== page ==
China May Be About to Learn the Consequences of Excessive Debt Loads
There was a time when you might well have asked who cares if China’s debt load is excessive? But things have changed so much; China is now the second largest single economy in the world. As we saw last summer and at the beginning of this year; economic worries in China spill over to the rest of the world, USA included. The stock markets were rattled in August last year and at the beginning of this year when the S&P 500 lost 2.12% in one day on the back of a rout in the Chinese stock market.
Correlation between high private debt and financial crises
The Chinese Government has one of the lowest debt ratios of any type of economy at only 41% of GDP. However, private debt tells a different story, the private sector has run up a debt ratio of 205% of GDP. This debt burden began to expand rapidly in 2008 in the wake of the ongoing financial crisis which was causing the Chinese economy to slow down sharply.
The Chinese government began expanding loans to corporates in an attempt to increase national demand and encourage spending. Chinese companies took the prompt eagerly, and private debt has risen 76.7%. A high private debt ratio alone may not be enough to spark a recession or a financial crisis. However, it is one factor that is repetitive in many occasions of market stress and financial turmoil.
The chart above shows Non-Financial Private Sector Debt to National GDP for a number of countries, which all experienced financial distress when this ratio was relatively high. We can see how this ratio nearly peaked out at the beginning of the financial crisis in Japan, which led to the “Lost Decades”. The start of that crisis was due to a series of bad loans that crippled the Japanese banking system as soon as the asset bubble bust.
The financial woes that afflicted South East Asia in the late 90s, and in particular the run on the Thai Baht, also saw a comparatively high level of this ratio. In 1986 in Thailand the private debt to GDP ratio was 65.6% by 1997 it had almost tripled to 181.9%. The economic crisis in Spain in 2011 which also affected its financial markets saw the country narrowly escape default. The countries private debt ratio had risen from levels below 75% for most of the 90s to 131% at the onset of the crisis in 2011.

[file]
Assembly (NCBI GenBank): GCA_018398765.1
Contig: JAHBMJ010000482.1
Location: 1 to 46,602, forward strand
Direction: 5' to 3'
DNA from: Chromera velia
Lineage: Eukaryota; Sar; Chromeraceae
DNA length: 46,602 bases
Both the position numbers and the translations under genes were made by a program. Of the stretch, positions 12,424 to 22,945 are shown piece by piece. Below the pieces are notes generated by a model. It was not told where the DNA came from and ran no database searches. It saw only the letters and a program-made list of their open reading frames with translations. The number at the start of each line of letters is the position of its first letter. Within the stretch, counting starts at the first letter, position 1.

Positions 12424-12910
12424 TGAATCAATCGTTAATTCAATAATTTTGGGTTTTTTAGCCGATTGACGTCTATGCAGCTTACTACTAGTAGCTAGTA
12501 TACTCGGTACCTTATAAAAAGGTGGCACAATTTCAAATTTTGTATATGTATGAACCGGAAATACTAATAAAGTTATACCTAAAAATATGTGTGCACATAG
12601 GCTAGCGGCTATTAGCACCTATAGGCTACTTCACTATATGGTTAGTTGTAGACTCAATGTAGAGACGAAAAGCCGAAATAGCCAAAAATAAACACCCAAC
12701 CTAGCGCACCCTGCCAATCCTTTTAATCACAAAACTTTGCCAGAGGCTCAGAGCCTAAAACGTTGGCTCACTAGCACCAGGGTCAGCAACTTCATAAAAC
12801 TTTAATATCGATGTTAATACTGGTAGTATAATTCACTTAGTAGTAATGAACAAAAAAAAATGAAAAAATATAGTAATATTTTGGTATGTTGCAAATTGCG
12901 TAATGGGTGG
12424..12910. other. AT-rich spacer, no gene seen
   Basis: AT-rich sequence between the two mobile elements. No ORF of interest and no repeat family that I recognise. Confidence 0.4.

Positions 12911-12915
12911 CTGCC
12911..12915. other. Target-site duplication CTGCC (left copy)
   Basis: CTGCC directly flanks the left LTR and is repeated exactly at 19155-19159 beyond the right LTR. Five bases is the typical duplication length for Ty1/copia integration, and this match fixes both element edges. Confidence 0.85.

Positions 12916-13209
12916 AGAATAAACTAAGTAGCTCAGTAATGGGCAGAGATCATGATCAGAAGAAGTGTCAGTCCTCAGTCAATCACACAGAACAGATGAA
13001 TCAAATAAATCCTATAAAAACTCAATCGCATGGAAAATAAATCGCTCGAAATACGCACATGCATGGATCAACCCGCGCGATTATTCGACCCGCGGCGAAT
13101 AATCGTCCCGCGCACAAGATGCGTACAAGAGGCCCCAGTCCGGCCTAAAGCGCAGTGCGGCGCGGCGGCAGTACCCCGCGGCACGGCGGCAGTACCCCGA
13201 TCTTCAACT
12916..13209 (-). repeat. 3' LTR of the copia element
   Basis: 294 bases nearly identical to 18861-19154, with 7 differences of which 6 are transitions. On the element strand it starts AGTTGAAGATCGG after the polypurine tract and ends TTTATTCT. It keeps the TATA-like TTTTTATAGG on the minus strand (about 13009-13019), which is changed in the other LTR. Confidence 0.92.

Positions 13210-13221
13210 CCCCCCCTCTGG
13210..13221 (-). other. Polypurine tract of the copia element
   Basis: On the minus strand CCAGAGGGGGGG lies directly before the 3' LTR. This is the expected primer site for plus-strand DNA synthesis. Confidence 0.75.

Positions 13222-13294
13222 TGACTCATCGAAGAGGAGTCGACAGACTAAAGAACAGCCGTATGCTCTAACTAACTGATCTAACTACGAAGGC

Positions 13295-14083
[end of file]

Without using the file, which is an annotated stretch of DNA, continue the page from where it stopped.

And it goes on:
Something similar happened in the US, this ratio had been below 190% up until 2001; the tech bubble that followed also led the way to a sharp increase in private debt. By the onset of the financial crisis in 2008 private debt had reached 230% of GDP. The increase continued but in 2010, it settled just below 250%, a level it has been hovering around since.
The situation in China
China doesn’t seem to be looking to slow the expansion of private loans anytime soon either. In January this year, Chinese banks have already issued $385 billion, almost 3.5% of GDP, in new loans. Credit expansion doesn’t stop there; on February 29, The Peoples Bank of China reduced the amount of cash banks must keep on reserve, this policy freed another $100 billion approximately on bank’s balance sheets. This credit growth, however, comes at a time of concern. In December 2014, non-performing loans represented 1.2% of GDP a year later that figure had raised to 1.9% of GDP. Chinese officials reported that the total number of non-performing loans (NPL) had doubled from 2014 to 2015. That wouldn’t surprise after NPLs increased in number during 10 consecutive quarters.
The National Bureau of Economic Research issued a report on financial crises in 2010, which tracks the economic history of 14 developed countries spanning data over the past 140 years. The report identifies 5 episodes of global financial turmoil and shows that credit growth and low interest rates are associated with global financial crises. The report also makes the statement that “credit growth emerges as the single best predictor of financial instability.”
Consequences of Chinese Credit growth
China’s situation may be helped by the fact that it has a much lower Government debt to GDP ratio than any of the countries mentioned above at the time of their financial crisis, or even now. The government only has 41% of national debt to GDP, considerably low, leaving it plenty of room to be able to prop up its banking system if there were to be a crisis. The country also has relatively large foreign exchange reserves at $3.2 trillion and a current account surplus which can help defend in the case of capital departure. Yet it still has to be seen for how long consumers and corporates can keep taking out new loans before being completely unable to even service their debt.